Today I was at the JISC Teaching and Learning Experts Group Meeting in Birmingham.
I always enjoy these meetings as you get a huge wealth of expertise, knowledge and examples to take away with you back to your own institution.
We used Twitter quite a bit today, so much so that the tag #jiscexperts09 became a trending tag on Twitter.
Lots of comments, discussions and conversations. Some went off tag and continued outside the event.
A really useful and interesting back channel to what was happening in front of us.
By the afternoon the stream of Twitter had declined considerably, in the main as we were in smaller groups with a lot more face to face interaction and conversations. We’re not talking about a small drop off, but a considerable drop, about 95%, in use of Twitter.
It’s not as though we weren’t finding Twitter useful, one delegate said to me that he saw me using Twitter as a way of asking a question without needing to put my hand up.
It did make me start thinking about how we use Twitter and the reasons for using Twitter.
In the morning session with presentations from the front, while we were a “passive” audience some of us were using Twitter to communicate what we were seeing to the Twitter community, discussing between ourselves and initiating conversations with other people not at the event.
Now were we doing this because we found the presenters boring? No because they weren’t, their presentations were very interesting. Much more as we were an audience we found the time to engage with Twitter and the Twitter community. Listening means that we can often add commentary and 140 characters means that it doesn’t take long or captures our attention away from the formal presentation at the front.
In the afternoon we split into smaller groups and discussed the three key areas, e-assessment, learning spaces and social software. As we discussed there was very little or no interaction on Twitter. We were “too busy” interacting and discussing.
Now this didn’t mean we didn’t want to share with Twitter, much more we were so busy we didn’t have the time.
What does this mean though when using Twitter at an event?
You do need to consider why you are using Twitter at an event. If using it as a record of the event, then it is a very poor tool for that, need to record an event then use a different tool.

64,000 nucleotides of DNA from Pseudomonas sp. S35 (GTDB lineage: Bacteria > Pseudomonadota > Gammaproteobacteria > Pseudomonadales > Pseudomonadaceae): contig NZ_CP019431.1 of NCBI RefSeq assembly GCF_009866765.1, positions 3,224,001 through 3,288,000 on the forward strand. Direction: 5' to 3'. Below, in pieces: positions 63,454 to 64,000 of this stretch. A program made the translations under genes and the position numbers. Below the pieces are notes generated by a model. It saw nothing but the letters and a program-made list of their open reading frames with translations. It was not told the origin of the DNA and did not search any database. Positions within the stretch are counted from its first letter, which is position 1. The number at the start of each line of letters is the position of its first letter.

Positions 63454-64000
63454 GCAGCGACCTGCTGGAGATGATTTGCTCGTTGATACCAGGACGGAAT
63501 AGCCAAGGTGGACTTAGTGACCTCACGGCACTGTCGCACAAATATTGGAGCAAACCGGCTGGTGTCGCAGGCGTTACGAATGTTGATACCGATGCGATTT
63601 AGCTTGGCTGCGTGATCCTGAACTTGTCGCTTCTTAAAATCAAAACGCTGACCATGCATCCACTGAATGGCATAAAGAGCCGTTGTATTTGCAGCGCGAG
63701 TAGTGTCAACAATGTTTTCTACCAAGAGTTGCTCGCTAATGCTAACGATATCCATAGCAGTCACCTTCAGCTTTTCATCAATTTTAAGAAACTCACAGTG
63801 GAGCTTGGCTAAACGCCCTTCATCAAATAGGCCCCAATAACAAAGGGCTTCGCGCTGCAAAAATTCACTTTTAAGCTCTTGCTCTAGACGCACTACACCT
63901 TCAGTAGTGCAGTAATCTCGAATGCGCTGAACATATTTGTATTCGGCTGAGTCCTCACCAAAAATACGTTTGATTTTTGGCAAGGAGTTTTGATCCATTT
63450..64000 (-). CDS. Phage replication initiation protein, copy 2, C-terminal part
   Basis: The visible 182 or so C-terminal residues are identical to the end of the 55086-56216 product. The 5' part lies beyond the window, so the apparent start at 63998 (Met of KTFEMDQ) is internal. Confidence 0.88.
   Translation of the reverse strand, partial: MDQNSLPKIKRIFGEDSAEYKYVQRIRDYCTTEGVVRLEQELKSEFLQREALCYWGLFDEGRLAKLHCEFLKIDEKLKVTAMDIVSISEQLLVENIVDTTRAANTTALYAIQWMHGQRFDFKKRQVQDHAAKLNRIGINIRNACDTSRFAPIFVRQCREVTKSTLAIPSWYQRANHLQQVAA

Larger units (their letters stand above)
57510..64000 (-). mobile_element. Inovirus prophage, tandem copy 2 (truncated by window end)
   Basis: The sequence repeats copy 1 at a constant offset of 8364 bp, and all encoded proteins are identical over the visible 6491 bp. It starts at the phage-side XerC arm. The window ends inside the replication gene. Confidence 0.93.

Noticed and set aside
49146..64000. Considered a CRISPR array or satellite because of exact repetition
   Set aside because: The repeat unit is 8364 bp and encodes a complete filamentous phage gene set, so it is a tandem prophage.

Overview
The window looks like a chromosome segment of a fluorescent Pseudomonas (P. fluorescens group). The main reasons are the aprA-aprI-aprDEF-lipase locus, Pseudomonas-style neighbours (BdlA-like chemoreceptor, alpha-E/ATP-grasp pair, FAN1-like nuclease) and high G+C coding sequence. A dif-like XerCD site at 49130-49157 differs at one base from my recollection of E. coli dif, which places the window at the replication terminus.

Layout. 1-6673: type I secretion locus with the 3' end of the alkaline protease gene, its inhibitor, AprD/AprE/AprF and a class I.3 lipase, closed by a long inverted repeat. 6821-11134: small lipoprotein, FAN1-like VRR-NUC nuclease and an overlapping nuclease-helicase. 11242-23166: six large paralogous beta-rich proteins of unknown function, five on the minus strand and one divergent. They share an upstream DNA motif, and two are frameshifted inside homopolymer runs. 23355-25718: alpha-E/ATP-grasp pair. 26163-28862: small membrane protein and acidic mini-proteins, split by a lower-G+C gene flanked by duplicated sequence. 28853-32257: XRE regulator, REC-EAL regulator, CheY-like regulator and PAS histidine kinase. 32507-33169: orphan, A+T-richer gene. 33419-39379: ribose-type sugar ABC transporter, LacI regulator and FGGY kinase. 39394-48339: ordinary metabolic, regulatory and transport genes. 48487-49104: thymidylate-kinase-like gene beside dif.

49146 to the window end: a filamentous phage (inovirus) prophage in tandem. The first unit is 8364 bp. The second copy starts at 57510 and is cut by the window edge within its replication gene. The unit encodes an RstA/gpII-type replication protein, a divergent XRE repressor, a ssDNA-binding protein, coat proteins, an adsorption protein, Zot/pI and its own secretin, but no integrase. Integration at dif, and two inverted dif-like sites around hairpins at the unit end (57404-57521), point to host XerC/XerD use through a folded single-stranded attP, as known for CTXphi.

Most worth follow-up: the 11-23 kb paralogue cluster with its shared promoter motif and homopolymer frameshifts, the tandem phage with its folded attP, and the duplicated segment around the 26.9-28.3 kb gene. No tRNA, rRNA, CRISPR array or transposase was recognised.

If you are using Twitter to allow the delegates to converse about the event in a kind of back channel then the fact they are not using it, is probably not a bad thing, as they are probably interacting face to face. However the lack of Tweets in the afternoon in our session meant that I had very little idea what happened in the other parallel sessions. As for people outside the event, they had even less idea!
There may be an opportunity here to have (what I am going to call) social reporters in breakout sessions to record thoughts and discussions on Twitter. Downside for this is that Twitter is very much about the here and now and not really suited for looking back over or for engaging and interacting with even 15 minutes after an event. However will be useful for those outside the event.
One of the downsides of Twitter (which is also a plus point) is that it is just text and only 140 characters of just text. If you did use social reporters then they could also use other tools to help capture the event for both the delegates and others. They could be uploading presentations to Slideshare, posting photographs to Flickr, pushing videos to YouTube, broadcasting live using Qik, blogging, recording to Audioboo, etc…
You can often rely on the delegates to amplify a conference or an event through the use of Web 2.0 tools, should you be supporting the process with social reporting?